Reports from Campus
Note: Student and faculty submissions to Campus Watch are screened for substance and tone, and are selected based upon their overall relevance to the study of Middle East studies in America. The opinions and assertions of the authors are theirs alone.
Jewish and pro-Israel students at the University of Chicago subject to intimidation and hate
FOR IMMEDIATE RELEASE
Students at the University of Chicago have organized to hold members of the University community responsible for what they feel is an atmosphere of intimidation and hate for Jewish students on campus. During the 2001-2002 academic year, students wrote numerous letters of complaint to faculty and administrators. Students held a rally on campus on April 12th to support Israel and protest the atmosphere of campus. This May, students met with administrators Margo Marshak, Vice President of the College and Dean of Student Services, Bill Michel, Deputy Dean of Students, Susan Art, Dean of Students, and others to make requests that we believe would improve the atmosphere of campus while not interfering with academic freedom. Our larger goals include the end of political indoctrination in the classroom, the inclusion of the Israeli perspective in University-sponsored panels at which the Palestinian-Israeli conflict is at issue, and consistent and principled behavior by administrators in response to the complaints of students, including both Arab and Jewish students.
Campus activity by Jewish students this academic year was prompted by an increasingly hostile climate at the U of C for many Jewish students coupled with failures by administrators and faculty to address student concerns adequately. As violence has escalated in the Middle East, and as emotion has intensified on campus, anti-Semitic incidents have become more frequent. By simply walking across campus, returning to their dorms, or reading their email, students can be barraged with hate speech. About four weeks ago, a visibly Jewish student was walking at night on campus when a car drove up beside him and a passenger screamed, "Death to Jews, Hitler should have finished you all off when he had the chance." On a public listserve in the Humanities this winter, during an extended tirade against Israel, a pro-Palestinian graduate student joked openly about Auschwitz. A Jewish senior was told by a University-appointed preceptor earlier this year that he couldn't be "bothered" reading her B.A. paper, as it focused on topics relating to Judaism and Zionism. In early April, a Jewish student put up a flier in her dorm to publicize a pro-Israel rally, only to find it defaced with the words, "Fuck Zionists, Fuck the Israeli pigs." Shortly after, the student found an "Anti-Zionist Manifesto" put up where the flier had been defaced; it contained 12 pages of photos of bleeding Palestinian children and concluded by claiming that the Jewish star = Nazi swastika. A complete list of incidents is available on request. These incidents are symptomatic of an increasingly alarming problem for Jewish students at the University of Chicago. Jews are being mistreated and intimidated on campus.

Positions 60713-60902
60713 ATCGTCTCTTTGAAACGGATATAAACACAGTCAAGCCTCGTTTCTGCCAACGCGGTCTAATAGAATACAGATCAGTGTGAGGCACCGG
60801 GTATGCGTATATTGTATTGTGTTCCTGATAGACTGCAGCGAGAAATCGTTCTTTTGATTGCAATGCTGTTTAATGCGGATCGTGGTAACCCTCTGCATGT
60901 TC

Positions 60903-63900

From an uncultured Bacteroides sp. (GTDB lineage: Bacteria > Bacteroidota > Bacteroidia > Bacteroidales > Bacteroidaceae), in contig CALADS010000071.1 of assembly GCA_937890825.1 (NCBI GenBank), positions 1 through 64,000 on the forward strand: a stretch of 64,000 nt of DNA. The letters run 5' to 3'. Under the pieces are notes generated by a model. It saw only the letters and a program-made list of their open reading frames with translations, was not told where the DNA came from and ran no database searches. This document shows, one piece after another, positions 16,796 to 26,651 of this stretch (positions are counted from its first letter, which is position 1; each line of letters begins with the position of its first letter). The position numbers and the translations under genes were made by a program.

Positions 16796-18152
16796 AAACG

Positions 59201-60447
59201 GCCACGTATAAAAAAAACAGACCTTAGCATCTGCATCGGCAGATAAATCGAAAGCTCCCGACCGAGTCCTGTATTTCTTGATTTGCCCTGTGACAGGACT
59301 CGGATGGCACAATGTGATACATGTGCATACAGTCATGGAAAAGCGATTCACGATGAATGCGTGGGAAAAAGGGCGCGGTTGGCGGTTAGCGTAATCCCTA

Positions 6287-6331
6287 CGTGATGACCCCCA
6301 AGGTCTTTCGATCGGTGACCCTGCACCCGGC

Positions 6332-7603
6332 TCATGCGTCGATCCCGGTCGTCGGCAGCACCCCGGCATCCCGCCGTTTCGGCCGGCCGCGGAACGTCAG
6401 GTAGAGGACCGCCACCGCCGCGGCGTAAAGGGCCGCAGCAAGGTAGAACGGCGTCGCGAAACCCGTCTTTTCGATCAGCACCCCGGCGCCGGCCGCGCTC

Such incidents are not unique to the U of C. On May 9th, 2002, Laurie Zoloth, Director of Jewish Studies at San Francisco State University, informed the world that her campus had become "a venue for hate speech and anti-Semitism" after she and her students were threatened during a pro-Israel rally. And on June 25th, 2002, Daniel Pipes and Jonathan Schanzer reported that across America, Jewish students are subjected to intimidation and hate speech ("Extremists on Campus," New York Post, June 25, 2002). But what is newsworthy about our campus story is that we have a larger strategy: holding faculty and administrators responsible for addressing underlying problems that help cause the current problems on campus.
What many people outside the academic world do not seem to know is that students' violent outbursts did not come from nowhere. They are only possible in an institution whose leaders—in our case, faculty and administration-- sanction and even encourage such outbursts. At the University of Chicago, anti-Semitism has been made acceptable, even fashionable, by a long process of academic delegitimizing of Israel and Judaism. Outbursts against other religions and ethnicities, including Islam, are not considered acceptable, and they occur much more rarely. Complicit in this delegitimizing are professors, students, administrators, and a host of institutional practices.